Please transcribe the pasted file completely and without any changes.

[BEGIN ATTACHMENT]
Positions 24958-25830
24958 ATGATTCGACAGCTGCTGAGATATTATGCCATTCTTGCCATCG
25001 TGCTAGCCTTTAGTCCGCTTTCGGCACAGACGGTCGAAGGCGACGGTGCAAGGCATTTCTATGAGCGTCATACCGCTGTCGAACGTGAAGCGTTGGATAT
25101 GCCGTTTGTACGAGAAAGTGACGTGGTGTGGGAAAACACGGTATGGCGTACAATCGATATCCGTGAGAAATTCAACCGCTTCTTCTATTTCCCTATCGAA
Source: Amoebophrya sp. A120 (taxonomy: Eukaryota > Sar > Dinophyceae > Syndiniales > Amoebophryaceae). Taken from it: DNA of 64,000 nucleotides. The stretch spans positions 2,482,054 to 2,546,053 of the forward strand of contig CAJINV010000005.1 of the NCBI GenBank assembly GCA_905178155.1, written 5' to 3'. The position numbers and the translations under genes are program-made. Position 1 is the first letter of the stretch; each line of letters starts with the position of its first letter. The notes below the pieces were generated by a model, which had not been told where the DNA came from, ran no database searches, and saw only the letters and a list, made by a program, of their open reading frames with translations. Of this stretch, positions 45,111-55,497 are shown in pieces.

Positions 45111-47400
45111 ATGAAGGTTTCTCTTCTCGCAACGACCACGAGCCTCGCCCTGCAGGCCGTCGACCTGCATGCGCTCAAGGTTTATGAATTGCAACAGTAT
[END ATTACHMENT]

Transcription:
Positions 24958-25830
24958 ATGATTCGACAGCTGCTGAGATATTATGCCATTCTTGCCATCG
25001 TGCTAGCCTTTAGTCCGCTTTCGGCACAGACGGTCGAAGGCGACGGTGCAAGGCATTTCTATGAGCGTCATACCGCTGTCGAACGTGAAGCGTTGGATAT
25101 GCCGTTTGTACGAGAAAGTGACGTGGTGTGGGAAAACACGGTATGGCGTACAATCGATATCCGTGAGAAATTCAACCGCTTCTTCTATTTCCCTATCGAA
Source: Amoebophrya sp. A120 (taxonomy: Eukaryota > Sar > Dinophyceae > Syndiniales > Amoebophryaceae). Taken from it: DNA of 64,000 nucleotides. The stretch spans positions 2,482,054 to 2,546,053 of the forward strand of contig CAJINV010000005.1 of the NCBI GenBank assembly GCA_905178155.1, written 5' to 3'. The position numbers and the translations under genes are program-made. Position 1 is the first letter of the stretch; each line of letters starts with the position of its first letter. The notes below the pieces were generated by a model, which had not been told where the DNA came from, ran no database searches, and saw only the letters and a list, made by a program, of their open reading frames with translations. Of this stretch, positions 45,111-55,497 are shown in pieces.

Positions 45111-47400
45111 ATGAAGGTTTCTCTTCTCGCAACGACCACGAGCCTCGCCCTGCAGGCCGTCGACCTGCATGCGCTCAAGGTTTATGAATTGCAACAGTAT